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Oil Rig Photos

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Hibernia Platform
Oil Rig Photos
No: 107   Contributor: Garve Scott-Lodge   Year: 2005   Country: Canada
Hibernia Platform

Off the coast of Newfoundland, the Hibernia is the world's largest oil platform in terms of weight, at a total of 1.2 million tonnes. This consists of a 37,000 tonnes integrated topsides facility mounted on a 600,000 tonne gravity base structure along with 450,000 tonnes of solid ballast which was added to secure it in place.

Inside the gravity base structure are storage tanks for 1.3 million bbl of crude oil. The shape of the base is intended to prevent damage by icebergs.
Picture added on 07 November 2006
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Hibernia Platform
add commentComments:
Hello. A few years ago there was a documentary shown on TV regarding the construction and deployment of the Hibernia oil rig to its final resting place and I haven't been able to find any information on where I can get a copy of that documentary. Does anyone have any information that would point me in the right direction of where to locate this video? If you do I would sure appreciate you letting me know. Thank you,

Added by Tom Lacy on 05 December 2008.
The programme was shown on the Discovey Channel.
Their web site might be a starting point.

Added by Paul Green on 09 December 2008.
Thank you. I'll check with them and see if they know anything about it.

Added by Tom Lacy on 15 March 2009. has a documentary about icebergs which includes some film of the Hibernia.

Added by Sam on 07 August 2009.
The show: Super STructures: Hibernia
Found on :
Season 1 Episode 8

Added by Ron on 14 February 2010.
I was on the tow out crew. Saw the camera crew there but did not pay any attention to them. Turns out I'm in frame for almost 2 seconds... I'm now famous thanks for the link to the documentary.

Added by Richard Barnes on 03 February 2011.
That must have been exciting to be a part of something like that. I think I need to get your autograph :0 thanks for writing. I sure would like to get a copy of that documentary somewhere. I guess I'll luck out sooner or later. Anyone who hasn't watched that should do themselves a favor and do so. Its really something to watch come together.
Thanks again

Added by Tom Lacy on 04 February 2011.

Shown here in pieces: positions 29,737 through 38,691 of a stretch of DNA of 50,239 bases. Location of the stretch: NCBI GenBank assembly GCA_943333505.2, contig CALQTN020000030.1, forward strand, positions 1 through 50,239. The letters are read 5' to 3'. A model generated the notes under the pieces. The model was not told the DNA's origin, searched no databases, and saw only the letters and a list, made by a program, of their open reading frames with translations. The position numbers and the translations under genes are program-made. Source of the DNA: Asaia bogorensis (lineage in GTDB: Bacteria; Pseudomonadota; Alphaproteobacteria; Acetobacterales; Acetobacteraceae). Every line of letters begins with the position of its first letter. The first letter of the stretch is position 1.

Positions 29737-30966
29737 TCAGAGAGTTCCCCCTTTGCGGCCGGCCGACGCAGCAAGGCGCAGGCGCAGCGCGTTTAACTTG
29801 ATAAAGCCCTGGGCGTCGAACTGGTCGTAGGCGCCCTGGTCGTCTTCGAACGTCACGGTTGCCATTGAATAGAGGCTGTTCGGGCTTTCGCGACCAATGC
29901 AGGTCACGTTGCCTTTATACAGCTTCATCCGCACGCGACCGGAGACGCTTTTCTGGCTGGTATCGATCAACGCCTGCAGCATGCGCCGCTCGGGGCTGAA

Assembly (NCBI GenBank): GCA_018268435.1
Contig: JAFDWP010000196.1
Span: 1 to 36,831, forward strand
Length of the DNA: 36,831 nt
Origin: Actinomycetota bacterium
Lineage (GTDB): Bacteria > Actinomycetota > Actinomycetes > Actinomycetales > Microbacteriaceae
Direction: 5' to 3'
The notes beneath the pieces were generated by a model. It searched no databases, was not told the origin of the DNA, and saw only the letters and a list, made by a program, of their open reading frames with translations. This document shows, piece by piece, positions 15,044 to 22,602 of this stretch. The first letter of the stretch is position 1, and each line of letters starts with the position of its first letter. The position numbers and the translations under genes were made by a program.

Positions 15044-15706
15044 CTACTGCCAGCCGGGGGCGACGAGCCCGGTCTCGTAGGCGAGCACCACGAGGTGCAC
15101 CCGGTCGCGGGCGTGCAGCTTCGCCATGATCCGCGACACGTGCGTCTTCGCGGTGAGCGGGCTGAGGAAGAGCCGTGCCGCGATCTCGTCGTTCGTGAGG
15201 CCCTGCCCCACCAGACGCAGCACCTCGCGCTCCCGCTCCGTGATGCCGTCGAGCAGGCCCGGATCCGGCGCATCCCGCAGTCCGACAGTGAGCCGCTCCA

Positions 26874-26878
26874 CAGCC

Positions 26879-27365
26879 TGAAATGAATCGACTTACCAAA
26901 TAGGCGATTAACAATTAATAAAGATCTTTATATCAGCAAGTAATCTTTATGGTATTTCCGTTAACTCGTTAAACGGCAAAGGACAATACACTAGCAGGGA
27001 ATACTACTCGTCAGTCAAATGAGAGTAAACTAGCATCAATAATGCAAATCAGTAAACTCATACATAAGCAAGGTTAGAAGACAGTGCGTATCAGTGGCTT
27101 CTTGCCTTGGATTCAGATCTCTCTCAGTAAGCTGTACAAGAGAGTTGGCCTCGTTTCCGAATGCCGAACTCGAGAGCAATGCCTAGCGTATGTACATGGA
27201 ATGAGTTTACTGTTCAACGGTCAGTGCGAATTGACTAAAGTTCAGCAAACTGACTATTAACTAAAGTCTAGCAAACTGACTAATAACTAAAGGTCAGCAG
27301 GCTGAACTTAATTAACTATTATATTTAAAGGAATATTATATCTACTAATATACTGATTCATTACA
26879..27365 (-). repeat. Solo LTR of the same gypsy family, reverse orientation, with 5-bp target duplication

I was on that monster in 2005, it is huge. Nice people and nice culture.

Added by Joao Lemos on 17 February 2011.
I worked on the super structure from start to finish, I also went offshore and secured it to the ocean bottom with 450,000 tonnes of solid ballast which was pumped from tankers. The waves were high and the weather was bad but I really enjoyed it, it was something i'll never forget.

Added by Bren Lewis on 07 April 2011.
I worked on the construction of the GBS from Decrmber 1994 to August 1996. Matteo Guliano, Ed Beresford and I were the 3 Shift Leaders with any where from 300 to 1200 workers under our charge during this time.
Witnessing the GBS grow from 9.2 meters to 111 meters in height was an awesome experience that I am proud to have been part of.
Norm Heersink
Plano, Texas

Added by Norm Heersink on 21 May 2011.
Back in 1996 I carried out risk analysis of the tow to field and installation of the Hibernia platform. I spent a few days in the camp in Mosquito Cove and made a few photos of the GBS and the topsides which I will attach if I find out how! [Editor: Hi Vladimir, click the Upload a Picture link at the top of the page.]

Added by Vladimir Trbojevic on 28 May 2011.
I have been on this project from before the tow out to the present, almost 15 yrs later. Feb. 2003 we had a storm that scared most individuals off the coast of NL. The winds peaked at 139 mph with a rogue wave striking us underneath the topsides ( approxo 250 ft above water ) that rocked the rig back and forth slowly for aprox. 7 seconds. It was a frightening event that I will never forget.

Before this took place I was nervous about the bigger storms that we would encounter offshore, but not any more.
I would like to personally thank all the Engineers and the workers, where ever you are, for building the rig strong enough to get me home everytime to my family.

Added by Rob Dean on 27 November 2011.
This must be wrong. Isn't Gullfaks C in the North Sea the largest oilplatform ever buildt, and the largest structure ever moved by man?

Added by Stein Henta on 21 January 2013.
i would to share this photo in my fb account

Added by Drito Visto Gamas on 21 November 2013.
I worked on the design of Hibernia in France at Doris Engineering in Paris then St Johns Newfoundland in 1991-93. in the early days just before construction started at Bull Arm. Was also on site at Bull Arm for some time. Long time ago, but great project working alongside some great people....sully

Added by on 16 March 2017.
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